Getting Together: Building Relationships as We Negotiate: Part 3
Couples sometimes struggle with communication. The inability to communicate leads to all sorts of misunderstandings, failures to resolve problems, and cycles that build up to create significant dissatisfaction with the relationship. Fisher and Brown, of the Harvard Negotiation Project, present some fundamental elements of communicating and problem solving in their book Getting Together: Building Relationships as We Negotiate. This book is the sequel to the bestseller Getting to Yes. Although not writing from a therapy background, their work on communication is consistent with what we share with our clients at Fuller Life. This the third post in a series on Getting Together.
The first post introduced six elements of a good working relationship. The overriding theme in each element is: “Do only those things that are both good for the relationship and good for us, whether or not they reciprocate” (38). These six elements are based on a commitment to be unconditionally constructive. Now we will look a bit closer at the third of the six.
3. Communication: Always consult before deciding – and listen.
Poor communication can take its toll on any relationship. Improving communication is a necessary requirement of a good working relationship. Three factors that might prevent effective communication are:
1. When partners assume there is no need to communicate.
2. When partners only send one type of communication – speaking. What’s missing? Listening. If both people are “transmitting” and neither is receiving, how much communication is actually taking place? Who is responsible to listen?
3. When we send mixed messages. It is important for our actions to match our words. We need to do our best to be consistent from one day to the next.
Fisher and Brown suggest three ways of strengthening the relationship through communication.
- ACBD – Always consult before deciding. Consultation helps balance emotion and reason. It promotes better understanding and two-way communication. It also aids reliability. Consultation establishes acceptance in the other person – our partner’s opinion and input is valuable.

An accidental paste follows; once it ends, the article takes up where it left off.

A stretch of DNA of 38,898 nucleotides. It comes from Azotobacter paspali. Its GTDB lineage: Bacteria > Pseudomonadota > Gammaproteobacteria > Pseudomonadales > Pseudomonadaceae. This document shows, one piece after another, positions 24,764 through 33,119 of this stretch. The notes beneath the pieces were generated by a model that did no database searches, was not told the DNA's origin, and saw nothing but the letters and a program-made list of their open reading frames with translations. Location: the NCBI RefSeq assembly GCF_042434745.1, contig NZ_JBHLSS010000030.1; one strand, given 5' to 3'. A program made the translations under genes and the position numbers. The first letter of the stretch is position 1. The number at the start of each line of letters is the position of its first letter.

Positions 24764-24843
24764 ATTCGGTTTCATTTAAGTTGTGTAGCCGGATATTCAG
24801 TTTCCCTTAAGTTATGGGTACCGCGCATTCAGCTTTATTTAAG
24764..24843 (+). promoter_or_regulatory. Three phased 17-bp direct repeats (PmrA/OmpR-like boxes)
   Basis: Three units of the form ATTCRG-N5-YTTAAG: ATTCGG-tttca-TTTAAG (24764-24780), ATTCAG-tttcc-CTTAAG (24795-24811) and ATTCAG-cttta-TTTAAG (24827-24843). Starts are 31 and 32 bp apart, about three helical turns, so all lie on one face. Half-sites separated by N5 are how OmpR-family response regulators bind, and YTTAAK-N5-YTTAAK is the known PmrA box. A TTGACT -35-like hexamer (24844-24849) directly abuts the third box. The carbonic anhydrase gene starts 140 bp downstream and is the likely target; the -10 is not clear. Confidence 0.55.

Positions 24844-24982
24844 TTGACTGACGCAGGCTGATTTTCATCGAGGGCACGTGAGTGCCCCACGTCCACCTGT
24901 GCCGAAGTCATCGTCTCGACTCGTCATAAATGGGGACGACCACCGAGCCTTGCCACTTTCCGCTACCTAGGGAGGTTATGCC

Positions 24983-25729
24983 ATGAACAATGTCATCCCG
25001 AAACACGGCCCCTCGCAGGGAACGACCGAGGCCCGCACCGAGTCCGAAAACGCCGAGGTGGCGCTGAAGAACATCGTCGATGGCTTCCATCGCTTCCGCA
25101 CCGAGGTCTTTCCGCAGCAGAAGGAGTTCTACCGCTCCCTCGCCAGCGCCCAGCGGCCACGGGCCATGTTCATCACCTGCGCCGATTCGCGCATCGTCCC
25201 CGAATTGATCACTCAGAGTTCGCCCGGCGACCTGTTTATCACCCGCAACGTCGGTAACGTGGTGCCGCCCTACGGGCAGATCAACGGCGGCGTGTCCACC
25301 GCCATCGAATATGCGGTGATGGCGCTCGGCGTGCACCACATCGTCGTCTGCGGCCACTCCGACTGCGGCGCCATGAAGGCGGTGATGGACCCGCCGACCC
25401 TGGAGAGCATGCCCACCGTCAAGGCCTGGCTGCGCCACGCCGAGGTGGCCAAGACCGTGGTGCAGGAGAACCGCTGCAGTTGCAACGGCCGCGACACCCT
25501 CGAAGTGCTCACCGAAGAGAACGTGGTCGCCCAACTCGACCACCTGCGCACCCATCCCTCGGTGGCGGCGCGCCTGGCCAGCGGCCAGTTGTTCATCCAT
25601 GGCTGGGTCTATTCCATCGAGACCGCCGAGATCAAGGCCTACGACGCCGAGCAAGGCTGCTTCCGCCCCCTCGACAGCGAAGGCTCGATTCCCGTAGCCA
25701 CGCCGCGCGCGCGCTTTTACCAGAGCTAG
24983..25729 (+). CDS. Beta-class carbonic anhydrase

- Listen actively. Many of us have a tendency to “get in our heads” when we are not speaking. We think about what we are going to say next. Put that on hold. Make an intention to listen, not just hear, the other person. Listen with empathy. Try to understand the issue through the other person’s point of view. Inquire. Ask questions. When taking the part of the speaker, be clear and succinct in order to aid the other person’s attempt to actively listen.
- Plan the communication process to minimize mixed messages. Clarify the purpose in advance. Be honest about mixed feelings. Plan the setting because some conversations need to be in private. Consider timing and setting to help control emotion. For example, it is almost never a good time to have an emotion-laden conversation when either partner is tired or hungry.
- Another element that I sometimes share with my clients is the importance of checking for understanding. Though it might seem stereotypical of a therapist, the phrase “So what I hear you saying is…” is tremendously useful. It is a shortcut through many possible misunderstandings. It acknowledges that we sometimes make errors in decoding what we hear as well as communicates a desire to understand. Taking the time to say “Let me see if I heard you right…” is well worth the effort. Although, speaking comes fairly naturally to most of us, listening is something that takes intentional attention and practice.
If you think could benefit from a collaborative partnership to improve your relationship with your partner, a family member, friend, co-worker, or employee, send us a note through our website or call us at one of the numbers listed. We are happy to listen.
Fisher, Roger, and Scott Brown. Getting Together: Building Relationships as We Negotiate. New York: Penguin Books, 1988.
Resident Therapist at Fuller Life Family Therapy Institute